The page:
NABOKV-L post 0027602, Wed, 22 Nov 2017 20:37:05 +0000

Subject
Re: 11111 in Pale Fire
Date
Body
Hi

Also Lo-lee-ta.

The tip of the tongue taking a trip of three steps down the palate to tap, at three, on the teeth. Lo. Lee. Ta.


All the best,
don stanley

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Subject: Re: 11111 in Pale Fire

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Subject: Re: 11111 in Pale Fire
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In Joyce's FW, 111 is a big motif.

I've read that VN too was into [threes].

The best examples (that I can think of) are :

cells, cells, cells in Pale Fire
"Ozero, oblako, bashnya" (...) published in 1937
( three conjoined lakes called Omega, Ozero, and Zero )

FW's 00 and VN's 000


United Kingdom police/ambulance/fire 112 or 999

Non-emergency police - 101;
Non-emergency health issues - 111.

117 is the police emergency telephone number in Switzerland
https://www.ch.ch/en/emergency-numbers-first-aid

_________________________

https://kobaltana.wordpress.com/2013/10/17/on-a-sentence-in-nabokovs-signs-symbols/


>>> Man-made objects were to him either hives of evil,
vibrant with a malignant activity that he alone could perceive, or
gross comforts for which no use could be found in the abstract
world. <<<

iv vi vi ivi iv , or oooo oooo

The sentence contains two branching, parallel predicate phrases, the
first affirming meaning (albeit malignant) and the second negating it.

What I noticed about these phrases is that the first contains a series
of “ivâ€\x9d and “viâ€\x9d letter combinations (in fact, fittingly, five of
them).

For its part, the second phrase contains nine uses of the letter “o.â€\x9d
If we read the “vâ€\x9d and “iâ€\x9d as Roman numerals, they add up to six,
Dolinin’s sign for meaning, while the preponderance of the letter “oâ€\x9d
points to the zero (nothingness).

Is it possible that Nabokov planted these numbers in the story’s first
paragraph as a foreshadowing of the larger story’s numerical code?

Or have I succumbed to the “referential maniaâ€\x9d that so afflicts the
unfortunate son?



On 8/16/16, Alexey Sklyarenko <skylark1970@mail.ru> wrote:

> I notice that in the emergency telephone number dialed by Kinbote at least
> twice there are five (not four) figures 1:
>
>
>
> One night the black cat, which a few minutes before I had seen rippling
> down
> into the basement where I had arranged toilet facilities for it in an
> attractive setting, suddenly reappeared on the threshold of the music room,
> in the middle of my insomnia and a Wagner record, arching its back and
> sporting a neck bow of white silk which it could certainly never have put
> on
> all by itself. I telephoned 11111 and a few minutes later was discussing
> possible culprits with a policeman who relished greatly my cherry cordial,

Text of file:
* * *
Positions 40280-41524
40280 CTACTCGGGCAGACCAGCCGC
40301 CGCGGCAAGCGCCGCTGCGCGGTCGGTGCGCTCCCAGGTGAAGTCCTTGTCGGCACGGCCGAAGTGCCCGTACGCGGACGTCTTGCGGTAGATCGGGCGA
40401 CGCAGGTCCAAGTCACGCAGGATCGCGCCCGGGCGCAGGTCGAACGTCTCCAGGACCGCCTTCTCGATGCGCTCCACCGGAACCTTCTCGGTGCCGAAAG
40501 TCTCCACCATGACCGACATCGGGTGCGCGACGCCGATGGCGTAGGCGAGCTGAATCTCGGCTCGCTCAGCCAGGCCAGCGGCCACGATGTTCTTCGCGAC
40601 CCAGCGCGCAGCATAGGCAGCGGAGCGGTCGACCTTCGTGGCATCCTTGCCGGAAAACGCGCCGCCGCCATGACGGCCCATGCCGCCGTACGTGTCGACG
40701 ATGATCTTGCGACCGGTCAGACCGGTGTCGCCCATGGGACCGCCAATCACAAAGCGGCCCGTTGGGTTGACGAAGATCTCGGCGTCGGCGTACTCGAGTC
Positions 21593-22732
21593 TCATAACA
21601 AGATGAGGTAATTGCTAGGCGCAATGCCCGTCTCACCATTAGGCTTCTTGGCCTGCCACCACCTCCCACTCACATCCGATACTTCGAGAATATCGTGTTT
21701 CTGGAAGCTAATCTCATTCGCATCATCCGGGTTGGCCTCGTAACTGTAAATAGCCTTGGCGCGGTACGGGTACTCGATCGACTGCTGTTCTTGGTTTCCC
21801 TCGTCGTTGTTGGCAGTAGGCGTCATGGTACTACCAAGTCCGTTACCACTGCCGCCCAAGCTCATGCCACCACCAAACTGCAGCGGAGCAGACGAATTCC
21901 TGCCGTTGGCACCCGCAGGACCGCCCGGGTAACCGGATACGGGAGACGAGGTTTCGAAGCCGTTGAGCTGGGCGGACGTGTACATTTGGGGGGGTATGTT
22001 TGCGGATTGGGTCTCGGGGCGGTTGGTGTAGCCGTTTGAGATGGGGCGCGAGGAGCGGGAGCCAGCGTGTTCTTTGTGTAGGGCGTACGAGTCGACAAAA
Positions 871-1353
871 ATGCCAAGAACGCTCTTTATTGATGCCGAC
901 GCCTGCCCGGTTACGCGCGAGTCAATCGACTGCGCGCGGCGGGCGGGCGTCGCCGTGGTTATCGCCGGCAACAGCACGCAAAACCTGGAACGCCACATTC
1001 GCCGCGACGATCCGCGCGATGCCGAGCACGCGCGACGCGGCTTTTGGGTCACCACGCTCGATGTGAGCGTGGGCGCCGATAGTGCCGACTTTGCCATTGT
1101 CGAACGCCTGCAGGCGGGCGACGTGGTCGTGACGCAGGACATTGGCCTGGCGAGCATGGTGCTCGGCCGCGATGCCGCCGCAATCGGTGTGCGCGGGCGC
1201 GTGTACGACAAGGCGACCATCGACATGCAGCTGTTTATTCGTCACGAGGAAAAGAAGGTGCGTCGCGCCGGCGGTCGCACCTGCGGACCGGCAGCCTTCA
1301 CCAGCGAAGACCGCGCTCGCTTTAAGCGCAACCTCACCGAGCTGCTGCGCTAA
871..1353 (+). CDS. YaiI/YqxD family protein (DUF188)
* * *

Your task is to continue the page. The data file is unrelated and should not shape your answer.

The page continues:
> but whoever had broken in had left no trace. (note to Line 62)
>
>
>
> I then dialed 11111 and returned with a glass of water to the scene of the
> carnage. The poor poet had now been turned over and lay with open dead eyes
> directed up at the sunny evening azure. The armed gardener and the battered
> killer were smoking side by side on the steps. The latter, either because
> he
> was in pain, or because he had decided to play a new role, ignored me as
> completely as if I were a stone king on a stone charger in the Tessera
> Square of Onhava; but the poem was safe. (note to Line 1000)
>
>
>
> It is said that young Gogol's penname 0000 comes from four letters o in his
> name Nikolay Vasilievich Gogol-Yanovski. I suspect that the emergency
> number
> 11111 comes from five letters i in VN's full name: Vladimir Vladimirovich
> Nabokov. Roman numeral I (one) corresponds to Arabic 1. Five ones make V,
> the Roman numeral that corresponds to Arabic 5. On the other hand, Roman
> letter V is the initial of VN's name and patronymic. Like Shade, VN's
> father
> Vladimir Dmitrievich (in whose name and patronymic there are also five
> letters i) was assassinated by a terrorist. The Cyrillic counterpart of
> Roman V looks like Roman B, which is Botkin's initial. Shade's, Kinbote's
> and Gradus' "real" name seems to be Vsevolod Botkin. The number of letters
> in the name Vsevolod Botkin corresponds to the number of lines in a sonnet
> (or in the Eugene Onegin stanza): 14. At the Lyceum Pushkin occupied Room
> No. 14. Kinbote completes his work on Shade's poem and commits suicide on
> Oct. 19, 1959 (the Lyceum anniversary). There is a hope that, after
> Kinbote's suicide, Botkin will be "full" (i. e. one) again.
>
>
> Alexey Sklyarenko
>

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